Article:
Watch a video of the demonstration »

Team: Adam Fontecchio, Katie Van Aken
Contact: klv43@drexel.edu, 215.895.2038

Booth 16—Nano OPS, Inc.
Innovation: Printing of Nano and Microscale Electronics and Sensors

NanoOPS LogoNano OPS, Inc. presents a disruptive technology for printing nano and micro electronics and sensors. Our printing technology costs 10 to 100 times less than conventional fabrication. It can print circuits a 1000 times smaller and a 1000 times faster than inkjet or 3D printing. Nano OPS, Inc. manufactures and markets two product lines: Fully automated printing systems for printing micro and nanoscale electronics with integrated alignment and registration with optional annealing and inspection. The second product is printed wireless sensor system technology that include chemical or bio sensors in addition to temperature, humidity, and other environmental sensors.

Watch a video of the demonstration »

Team: Ahmed Busnaina, Zhimin Chai, Salman Abbasi
Contact: CTO@nano-ops.net, www.nano-ops.net

Booth 17—Arieca LLC
Innovation: Thermally Conductive Rubber—Thubber

Arieca LLC LogoArieca is a materials technology company solving heat management issues for the electronics, aerospace and automotive industries with its thermally conductive rubber (Thubber), which has the mechanical properties of a soft silicone and heat conducting properties approaching stainless steel.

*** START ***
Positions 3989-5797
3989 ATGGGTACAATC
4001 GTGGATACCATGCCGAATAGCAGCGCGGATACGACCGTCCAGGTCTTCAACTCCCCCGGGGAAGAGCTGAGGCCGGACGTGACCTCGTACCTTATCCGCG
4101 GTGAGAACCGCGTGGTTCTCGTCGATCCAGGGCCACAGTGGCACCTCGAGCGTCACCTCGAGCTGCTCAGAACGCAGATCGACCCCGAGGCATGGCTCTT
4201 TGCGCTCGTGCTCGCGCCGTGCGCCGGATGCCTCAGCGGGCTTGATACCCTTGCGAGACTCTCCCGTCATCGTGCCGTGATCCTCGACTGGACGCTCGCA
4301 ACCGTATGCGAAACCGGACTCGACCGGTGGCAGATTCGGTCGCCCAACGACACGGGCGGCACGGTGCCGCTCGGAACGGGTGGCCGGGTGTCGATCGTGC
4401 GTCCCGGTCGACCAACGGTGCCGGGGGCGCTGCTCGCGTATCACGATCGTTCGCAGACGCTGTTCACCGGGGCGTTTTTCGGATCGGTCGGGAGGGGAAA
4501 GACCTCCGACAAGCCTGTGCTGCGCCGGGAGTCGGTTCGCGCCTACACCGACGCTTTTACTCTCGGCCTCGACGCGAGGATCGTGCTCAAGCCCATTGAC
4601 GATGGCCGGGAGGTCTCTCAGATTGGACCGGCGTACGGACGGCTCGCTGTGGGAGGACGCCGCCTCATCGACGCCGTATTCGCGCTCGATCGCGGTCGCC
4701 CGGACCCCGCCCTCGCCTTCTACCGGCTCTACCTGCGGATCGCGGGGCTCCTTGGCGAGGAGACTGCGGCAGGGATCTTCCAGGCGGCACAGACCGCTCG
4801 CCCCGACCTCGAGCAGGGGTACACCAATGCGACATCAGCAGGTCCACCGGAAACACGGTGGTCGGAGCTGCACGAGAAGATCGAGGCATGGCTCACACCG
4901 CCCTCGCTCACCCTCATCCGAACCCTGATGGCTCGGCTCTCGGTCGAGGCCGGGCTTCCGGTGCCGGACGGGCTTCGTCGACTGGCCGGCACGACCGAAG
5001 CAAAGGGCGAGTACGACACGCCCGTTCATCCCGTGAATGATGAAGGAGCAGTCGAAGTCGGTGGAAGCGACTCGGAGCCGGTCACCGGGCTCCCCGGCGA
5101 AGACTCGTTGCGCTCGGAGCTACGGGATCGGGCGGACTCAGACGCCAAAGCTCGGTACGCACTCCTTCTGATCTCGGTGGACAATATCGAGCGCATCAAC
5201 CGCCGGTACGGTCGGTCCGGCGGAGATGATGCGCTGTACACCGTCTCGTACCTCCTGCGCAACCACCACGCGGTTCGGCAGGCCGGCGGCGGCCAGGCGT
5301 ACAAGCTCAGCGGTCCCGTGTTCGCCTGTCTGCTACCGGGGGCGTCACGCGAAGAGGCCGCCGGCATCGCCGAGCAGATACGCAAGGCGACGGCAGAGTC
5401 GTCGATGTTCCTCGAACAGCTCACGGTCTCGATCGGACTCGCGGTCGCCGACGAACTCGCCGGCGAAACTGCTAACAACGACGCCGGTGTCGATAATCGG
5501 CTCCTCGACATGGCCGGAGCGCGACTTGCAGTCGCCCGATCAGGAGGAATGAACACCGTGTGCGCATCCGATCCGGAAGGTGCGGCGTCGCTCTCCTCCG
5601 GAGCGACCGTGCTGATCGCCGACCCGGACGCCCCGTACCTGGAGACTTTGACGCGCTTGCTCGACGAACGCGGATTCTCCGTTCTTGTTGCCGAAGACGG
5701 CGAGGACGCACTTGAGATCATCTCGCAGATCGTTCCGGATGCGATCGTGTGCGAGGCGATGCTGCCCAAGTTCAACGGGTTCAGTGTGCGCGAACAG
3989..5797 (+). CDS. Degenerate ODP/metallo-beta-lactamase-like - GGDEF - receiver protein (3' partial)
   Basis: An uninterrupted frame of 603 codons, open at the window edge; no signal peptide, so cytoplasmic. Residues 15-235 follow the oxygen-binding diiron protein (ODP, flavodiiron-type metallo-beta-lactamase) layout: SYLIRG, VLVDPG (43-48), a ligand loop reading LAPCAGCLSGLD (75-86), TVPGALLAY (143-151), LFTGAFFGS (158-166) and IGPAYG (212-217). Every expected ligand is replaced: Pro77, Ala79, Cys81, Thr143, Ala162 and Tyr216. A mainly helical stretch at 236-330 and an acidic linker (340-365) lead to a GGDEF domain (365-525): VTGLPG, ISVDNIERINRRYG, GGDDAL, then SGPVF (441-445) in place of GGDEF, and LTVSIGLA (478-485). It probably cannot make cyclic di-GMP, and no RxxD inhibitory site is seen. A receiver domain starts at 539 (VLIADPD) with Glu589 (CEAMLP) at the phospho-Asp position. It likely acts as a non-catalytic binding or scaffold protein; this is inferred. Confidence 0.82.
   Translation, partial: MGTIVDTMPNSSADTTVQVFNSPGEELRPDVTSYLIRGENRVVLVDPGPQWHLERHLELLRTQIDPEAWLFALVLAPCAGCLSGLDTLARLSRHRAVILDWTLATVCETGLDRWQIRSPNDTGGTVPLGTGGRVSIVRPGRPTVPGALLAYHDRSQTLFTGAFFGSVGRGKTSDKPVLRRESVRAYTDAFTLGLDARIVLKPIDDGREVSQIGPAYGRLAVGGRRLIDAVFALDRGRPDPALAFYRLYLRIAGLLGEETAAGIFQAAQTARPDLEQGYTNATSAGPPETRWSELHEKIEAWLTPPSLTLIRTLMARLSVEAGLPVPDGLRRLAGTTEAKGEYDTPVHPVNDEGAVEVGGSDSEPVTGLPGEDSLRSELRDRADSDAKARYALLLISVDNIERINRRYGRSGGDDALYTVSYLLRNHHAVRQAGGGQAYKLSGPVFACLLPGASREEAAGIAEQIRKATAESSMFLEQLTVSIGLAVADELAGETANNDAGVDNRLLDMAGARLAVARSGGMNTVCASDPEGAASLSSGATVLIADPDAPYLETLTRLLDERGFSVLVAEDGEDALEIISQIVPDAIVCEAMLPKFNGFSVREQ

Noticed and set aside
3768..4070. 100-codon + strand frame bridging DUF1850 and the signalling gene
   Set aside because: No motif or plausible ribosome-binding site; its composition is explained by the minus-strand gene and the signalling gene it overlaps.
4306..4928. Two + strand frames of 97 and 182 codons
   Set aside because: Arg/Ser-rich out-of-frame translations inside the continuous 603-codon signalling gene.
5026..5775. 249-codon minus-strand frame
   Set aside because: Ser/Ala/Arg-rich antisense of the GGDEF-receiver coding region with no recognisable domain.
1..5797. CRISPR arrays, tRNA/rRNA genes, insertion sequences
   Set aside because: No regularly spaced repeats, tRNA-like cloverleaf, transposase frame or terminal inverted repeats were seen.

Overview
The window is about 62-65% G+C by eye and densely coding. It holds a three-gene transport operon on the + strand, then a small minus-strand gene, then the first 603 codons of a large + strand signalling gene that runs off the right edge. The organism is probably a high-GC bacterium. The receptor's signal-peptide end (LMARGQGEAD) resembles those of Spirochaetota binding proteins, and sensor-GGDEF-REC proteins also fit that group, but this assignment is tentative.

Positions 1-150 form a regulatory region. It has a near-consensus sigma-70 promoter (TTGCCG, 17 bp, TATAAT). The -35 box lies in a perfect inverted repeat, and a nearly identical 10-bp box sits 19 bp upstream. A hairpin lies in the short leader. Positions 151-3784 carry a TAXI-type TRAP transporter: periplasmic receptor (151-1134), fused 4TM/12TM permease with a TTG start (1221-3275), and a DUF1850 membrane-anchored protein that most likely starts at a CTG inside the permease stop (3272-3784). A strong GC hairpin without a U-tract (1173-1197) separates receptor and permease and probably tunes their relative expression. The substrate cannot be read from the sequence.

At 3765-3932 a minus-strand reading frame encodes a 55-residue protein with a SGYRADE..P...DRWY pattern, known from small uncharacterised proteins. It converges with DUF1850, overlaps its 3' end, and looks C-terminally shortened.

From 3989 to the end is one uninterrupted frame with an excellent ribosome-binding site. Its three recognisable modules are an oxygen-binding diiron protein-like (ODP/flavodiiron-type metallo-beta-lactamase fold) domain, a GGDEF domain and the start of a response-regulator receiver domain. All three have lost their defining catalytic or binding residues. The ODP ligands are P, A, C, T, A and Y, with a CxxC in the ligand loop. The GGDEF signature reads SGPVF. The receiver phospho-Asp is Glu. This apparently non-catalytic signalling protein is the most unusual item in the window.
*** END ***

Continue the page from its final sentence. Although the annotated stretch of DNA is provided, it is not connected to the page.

Ultrasoft: elasticity of soft silicone (100 kPa modulus; 600% strain limit)
Thermally conductive: thermal conductivity (~5-10 W/mŸK) which approaches that of steel
Tear resistant: metal-like fracture toughness (10-30 kJ/m2) that is 25-50x greater than conventional silicone rubber

Watch a video of the demonstration »

Team: Carmel Majidi, Navid Kazem, Eric Markvicka
Contact: info@arieca.com, 919.741.7549, www.arieca.com

Booth 18—DiamFab
Innovation: Diamond Epitaxy Provider for Future Power Electronics

DiamFab LogoDiamond is the next generation semiconductor material for high power electronic applications with its unique electrical and thermal properties. Based on its expertise in diamond epitaxy, DiamFab produces bare die device ready diamond. On a well selected substrate, the desired layers of p-type diamond are grown by Plasma enhanced CVD with a wide range of doping level and thickness. The DiamFab epitaxial layer is the key part of the electronic component and its properties directly determine performances of devices. DiamFab material is electronic grade and is ready for electronic devices fabrication but can also be used for other applications.